Iran’s oil minister has criticised US officials over their recent public comments on oil prices, the global energy market, and possible future policy steps; the official believes such remarks from Washington affect international oil prices and could hurt market stability.
Kristian Rouz — Iranian Oil Minister Bijan Zanganeh says public comments from US officials have contributed to the recent swings in international oil prices, thus rendering the energy market a more unpredictable environment.
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According to a report from the Iranian oil ministry’s press agency SHANA on Saturday, Zanganeh criticised remarks made by several top US officials about oil prices, sanctions on certain oil-producing nations, as well as public calls on OPEC by the Trump administration to keep prices in check.
Although the minister didn’t mention any names, his comments are believed to come in response to US President Donald Trump’s use of Twitter to express his sentiment regarding the state of affairs in the global energy market.
“Americans talk a lot and I advise them to talk less. They have caused tensions in the oil market for over a year now and they are responsible for it, and if this trend continues, the market will be more tense,” Zanganeh said, according to the SHANA report, as quoted by Reuters.
Trump has repeatedly called on OPEC to not let oil prices dramatically increase, as rising prices push up energy costs in the US. Although the US is currently producing roughly 12 mln bpd, according to the Energy Information Administration (EIA), its imports stand at 20 mln bpd — meaning the international oil cartel still has some impact on the North American energy market.
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Trump has tweeted about oil prices twice in the past several months — in February and back in December, just ahead of OPEC’s policy meeting in Vienna, where the oil cartel coordinated deeper output cuts to support prices.
Meanwhile, other US officials have recently made remarks that stirred the anticipation of higher oil prices among investors. For example, State Department Representative for Iran Brian Hook said last week that the global oil supply would exceed demand by 400,000 bpd this year — likely weighing on prices. In this light, Hook said, there is room for the US to revoke its waivers for buyers of Iranian oil — with an aim to bring the Islamic Republic’s oil exports under 1 mln bpd.
“Last year, when we did our waivers, it was a tight and fragile market, but we were able to successfully balance our interests,” Hook said. “There are projections that supply will exceed demand, but those are projections. But we will continue to balance our national security and our economic interests.”
The US is set to decide whether to extend its waivers on Iran’s oil trade — including with such heavyweights as India and China — on 8 May, and Hook’s comments have added to the bullish expectations among energy traders and investors.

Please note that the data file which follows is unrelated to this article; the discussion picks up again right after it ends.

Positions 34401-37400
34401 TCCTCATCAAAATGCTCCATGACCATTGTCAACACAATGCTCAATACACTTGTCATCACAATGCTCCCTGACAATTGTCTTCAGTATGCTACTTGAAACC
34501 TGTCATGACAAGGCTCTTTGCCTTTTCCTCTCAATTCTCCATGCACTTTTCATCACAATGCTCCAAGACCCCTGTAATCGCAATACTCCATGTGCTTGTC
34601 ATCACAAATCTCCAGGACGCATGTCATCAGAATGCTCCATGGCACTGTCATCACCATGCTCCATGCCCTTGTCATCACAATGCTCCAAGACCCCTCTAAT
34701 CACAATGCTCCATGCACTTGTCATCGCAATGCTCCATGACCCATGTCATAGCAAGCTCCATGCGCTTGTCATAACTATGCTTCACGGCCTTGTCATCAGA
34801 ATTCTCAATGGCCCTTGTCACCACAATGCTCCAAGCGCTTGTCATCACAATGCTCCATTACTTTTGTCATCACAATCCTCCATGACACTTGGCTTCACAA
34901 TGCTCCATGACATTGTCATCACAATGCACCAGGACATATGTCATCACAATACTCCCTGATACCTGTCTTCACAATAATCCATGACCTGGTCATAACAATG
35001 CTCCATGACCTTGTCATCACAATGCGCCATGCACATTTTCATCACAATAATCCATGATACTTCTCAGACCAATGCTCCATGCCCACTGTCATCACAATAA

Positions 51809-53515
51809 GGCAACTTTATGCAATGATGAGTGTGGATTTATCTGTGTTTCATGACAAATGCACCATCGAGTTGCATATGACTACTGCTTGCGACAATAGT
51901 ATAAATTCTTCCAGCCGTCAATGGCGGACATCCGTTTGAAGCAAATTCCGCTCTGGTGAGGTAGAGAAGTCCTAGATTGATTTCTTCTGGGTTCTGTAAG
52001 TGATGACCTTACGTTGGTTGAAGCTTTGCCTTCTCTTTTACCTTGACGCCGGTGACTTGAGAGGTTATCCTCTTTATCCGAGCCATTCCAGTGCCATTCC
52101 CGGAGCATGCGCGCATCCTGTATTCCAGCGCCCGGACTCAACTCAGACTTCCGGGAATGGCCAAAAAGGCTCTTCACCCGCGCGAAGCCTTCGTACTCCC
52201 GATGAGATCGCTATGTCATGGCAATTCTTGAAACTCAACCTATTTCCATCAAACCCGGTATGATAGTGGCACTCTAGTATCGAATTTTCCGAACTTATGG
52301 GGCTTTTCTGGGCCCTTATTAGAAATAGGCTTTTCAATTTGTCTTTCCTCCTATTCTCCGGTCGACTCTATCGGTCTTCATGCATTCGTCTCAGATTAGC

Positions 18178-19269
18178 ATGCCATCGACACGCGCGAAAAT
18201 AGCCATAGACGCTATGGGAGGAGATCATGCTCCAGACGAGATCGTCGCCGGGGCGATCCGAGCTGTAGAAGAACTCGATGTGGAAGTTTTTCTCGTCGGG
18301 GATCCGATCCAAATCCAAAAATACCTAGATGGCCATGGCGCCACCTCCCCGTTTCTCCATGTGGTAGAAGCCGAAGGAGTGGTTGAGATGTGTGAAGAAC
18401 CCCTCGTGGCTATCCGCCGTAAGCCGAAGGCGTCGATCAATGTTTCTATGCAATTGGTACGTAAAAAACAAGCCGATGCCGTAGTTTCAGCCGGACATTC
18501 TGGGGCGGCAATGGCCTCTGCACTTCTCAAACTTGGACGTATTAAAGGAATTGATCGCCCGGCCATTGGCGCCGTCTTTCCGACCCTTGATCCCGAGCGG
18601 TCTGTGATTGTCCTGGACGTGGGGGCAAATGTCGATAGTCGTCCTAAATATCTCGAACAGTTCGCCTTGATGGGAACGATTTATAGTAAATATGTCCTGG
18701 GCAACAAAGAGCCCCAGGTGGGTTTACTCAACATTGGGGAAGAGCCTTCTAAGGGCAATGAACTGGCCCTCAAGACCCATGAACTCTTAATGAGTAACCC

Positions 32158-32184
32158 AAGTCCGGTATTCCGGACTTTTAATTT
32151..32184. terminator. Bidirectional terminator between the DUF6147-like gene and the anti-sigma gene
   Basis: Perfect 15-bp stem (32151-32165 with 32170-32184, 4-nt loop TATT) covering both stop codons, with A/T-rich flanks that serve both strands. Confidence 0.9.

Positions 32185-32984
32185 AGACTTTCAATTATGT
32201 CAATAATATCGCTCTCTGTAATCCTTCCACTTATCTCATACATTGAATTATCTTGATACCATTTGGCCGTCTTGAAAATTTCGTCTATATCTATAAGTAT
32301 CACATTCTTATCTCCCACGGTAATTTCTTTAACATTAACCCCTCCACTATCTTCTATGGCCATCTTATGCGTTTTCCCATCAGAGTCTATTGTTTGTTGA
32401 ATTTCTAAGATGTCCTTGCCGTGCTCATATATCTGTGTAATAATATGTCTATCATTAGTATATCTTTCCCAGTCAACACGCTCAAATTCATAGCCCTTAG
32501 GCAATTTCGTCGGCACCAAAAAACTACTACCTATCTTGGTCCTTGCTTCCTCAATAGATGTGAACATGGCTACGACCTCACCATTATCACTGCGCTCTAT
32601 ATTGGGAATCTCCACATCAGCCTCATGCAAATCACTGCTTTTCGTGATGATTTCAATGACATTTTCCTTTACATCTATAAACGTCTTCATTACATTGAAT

While oil prices remain fairly high — at $67.94/bbl of Brent benchmark in London — current macroeconomic conditions would suggest that prices should be much lower. Aside from the aforementioned oversupply projections, global economic growth is slowing, suggesting weaker demand for energy down the road.
However, US plans to levy sanctions against Venezuela’s state-run oil company PDVSA and Iran have been supportive of elevated fuel costs.
So far, analysts believe oil prices could go even higher. In a recent report, experts from US investment bank Goldman Sachs said Brent oil could go above $70/bbl in the coming weeks — due to a combination of political risks and macroeconomic concerns.
“We continue to believe that ongoing macro and oil demand concerns are overdone,” Goldman experts wrote. “Any further meaningful rally in oil prices will likely lead to further US pressure to ease. So far, however, the ongoing OPEC ‘shock and awe’ strategy has shown no signs of wavering after the latest US presidential oil tweet. “
Zanganeh, for his part, also weighed in on the upcoming review of US waivers for Iran’s oil buyers. The cabinet minister said Iran is still pursuing plans to update its oil tanker fleet, and expand oil production.
“We do not know whether US waivers would be extended or not, we will do our job, but they say something new every single day,” Zanganeh said.
His remarks come amid rising US exports of crude oil, a significant portion of which, some experts believe, could go to China — if Washington and Beijing strike a trade accord over the coming weeks.
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China is one of the biggest importers of Iranian oil, but its state-run energy giant, China National Petroleum Corp (CNPC), recently suspended investment into oil exploration and extraction in Iran, allegedly out of concerns regarding secondary US sanctions.
Zanganeh, howevr, said Tehran is still trying to convince China to continue bilateral energy cooperation.
“Negotiations are ongoing. A senior delegation from China is due to come to Iran for talks. They have promised to come to Iran soon,” Zanganeh said.
If the US waiver for China-Iran oil trade is not extended in May, and Washington and Beijing reach a trade agreement before that date, market participants expect China to become one of the largest export markets for American energy.